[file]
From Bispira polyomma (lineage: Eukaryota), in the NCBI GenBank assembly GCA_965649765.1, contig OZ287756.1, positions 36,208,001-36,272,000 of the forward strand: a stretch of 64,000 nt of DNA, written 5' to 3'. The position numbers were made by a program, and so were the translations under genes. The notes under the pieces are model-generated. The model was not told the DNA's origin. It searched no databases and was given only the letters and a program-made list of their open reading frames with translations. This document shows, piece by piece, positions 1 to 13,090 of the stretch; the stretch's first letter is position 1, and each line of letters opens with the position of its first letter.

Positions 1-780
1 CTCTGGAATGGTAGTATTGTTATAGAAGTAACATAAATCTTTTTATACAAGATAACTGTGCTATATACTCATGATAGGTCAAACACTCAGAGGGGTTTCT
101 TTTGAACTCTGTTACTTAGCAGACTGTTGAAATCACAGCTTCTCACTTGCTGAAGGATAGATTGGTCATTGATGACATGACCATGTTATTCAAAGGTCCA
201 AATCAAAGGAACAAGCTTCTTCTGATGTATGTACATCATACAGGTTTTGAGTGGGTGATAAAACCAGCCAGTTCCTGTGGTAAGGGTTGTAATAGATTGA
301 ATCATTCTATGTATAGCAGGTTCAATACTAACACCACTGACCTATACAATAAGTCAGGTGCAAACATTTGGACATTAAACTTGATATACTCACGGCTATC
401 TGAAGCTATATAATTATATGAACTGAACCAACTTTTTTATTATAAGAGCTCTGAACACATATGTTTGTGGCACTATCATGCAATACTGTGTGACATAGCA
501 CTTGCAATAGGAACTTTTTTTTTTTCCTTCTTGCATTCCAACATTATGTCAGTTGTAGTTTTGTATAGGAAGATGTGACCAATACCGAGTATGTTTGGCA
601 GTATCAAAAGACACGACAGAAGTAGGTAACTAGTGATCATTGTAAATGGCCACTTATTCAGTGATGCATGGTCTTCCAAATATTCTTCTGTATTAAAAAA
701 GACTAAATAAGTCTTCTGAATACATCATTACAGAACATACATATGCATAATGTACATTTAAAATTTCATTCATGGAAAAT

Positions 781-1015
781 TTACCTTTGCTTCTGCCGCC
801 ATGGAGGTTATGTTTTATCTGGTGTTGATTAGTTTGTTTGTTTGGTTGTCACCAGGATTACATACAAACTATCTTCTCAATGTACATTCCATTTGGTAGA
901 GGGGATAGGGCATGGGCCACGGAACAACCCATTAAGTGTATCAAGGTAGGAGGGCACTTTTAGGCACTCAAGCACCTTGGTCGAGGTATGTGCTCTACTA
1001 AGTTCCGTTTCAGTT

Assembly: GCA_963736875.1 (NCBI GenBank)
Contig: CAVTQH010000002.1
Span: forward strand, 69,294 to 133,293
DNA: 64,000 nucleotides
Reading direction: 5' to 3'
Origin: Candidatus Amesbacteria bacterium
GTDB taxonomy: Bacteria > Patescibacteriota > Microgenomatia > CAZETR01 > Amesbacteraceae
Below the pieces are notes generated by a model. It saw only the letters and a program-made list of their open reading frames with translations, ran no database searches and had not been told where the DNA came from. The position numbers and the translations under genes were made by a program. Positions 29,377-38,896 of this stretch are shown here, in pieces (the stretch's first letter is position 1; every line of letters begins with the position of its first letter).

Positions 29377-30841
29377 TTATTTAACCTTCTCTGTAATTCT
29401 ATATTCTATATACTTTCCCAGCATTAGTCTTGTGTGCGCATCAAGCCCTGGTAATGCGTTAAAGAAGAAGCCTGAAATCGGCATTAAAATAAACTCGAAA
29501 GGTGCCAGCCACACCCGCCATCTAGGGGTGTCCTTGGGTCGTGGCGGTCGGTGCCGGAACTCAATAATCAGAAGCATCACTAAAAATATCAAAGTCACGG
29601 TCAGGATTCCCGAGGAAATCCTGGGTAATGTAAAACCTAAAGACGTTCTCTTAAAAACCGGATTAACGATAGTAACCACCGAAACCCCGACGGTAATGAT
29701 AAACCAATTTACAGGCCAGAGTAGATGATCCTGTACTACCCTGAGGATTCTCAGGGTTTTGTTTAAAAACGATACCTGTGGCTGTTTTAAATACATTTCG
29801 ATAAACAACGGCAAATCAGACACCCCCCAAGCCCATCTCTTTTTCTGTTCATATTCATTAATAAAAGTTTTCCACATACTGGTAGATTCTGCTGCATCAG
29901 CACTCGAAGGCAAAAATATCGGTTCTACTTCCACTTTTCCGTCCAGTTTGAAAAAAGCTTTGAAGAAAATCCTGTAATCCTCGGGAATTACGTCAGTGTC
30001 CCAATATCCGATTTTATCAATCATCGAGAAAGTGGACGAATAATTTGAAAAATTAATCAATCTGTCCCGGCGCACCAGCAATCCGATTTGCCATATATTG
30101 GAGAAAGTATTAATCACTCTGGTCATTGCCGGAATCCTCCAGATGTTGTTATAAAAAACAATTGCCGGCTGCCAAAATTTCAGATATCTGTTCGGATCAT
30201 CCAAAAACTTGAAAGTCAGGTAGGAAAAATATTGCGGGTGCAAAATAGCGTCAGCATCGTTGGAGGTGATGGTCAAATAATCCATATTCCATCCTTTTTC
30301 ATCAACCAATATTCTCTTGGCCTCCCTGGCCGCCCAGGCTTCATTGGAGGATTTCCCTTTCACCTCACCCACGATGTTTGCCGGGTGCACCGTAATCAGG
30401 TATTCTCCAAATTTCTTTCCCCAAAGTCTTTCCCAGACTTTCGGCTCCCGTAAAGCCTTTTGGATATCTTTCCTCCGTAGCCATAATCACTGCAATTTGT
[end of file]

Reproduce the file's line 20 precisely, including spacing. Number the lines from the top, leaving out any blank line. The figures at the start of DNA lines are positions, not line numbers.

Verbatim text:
Reading direction: 5' to 3'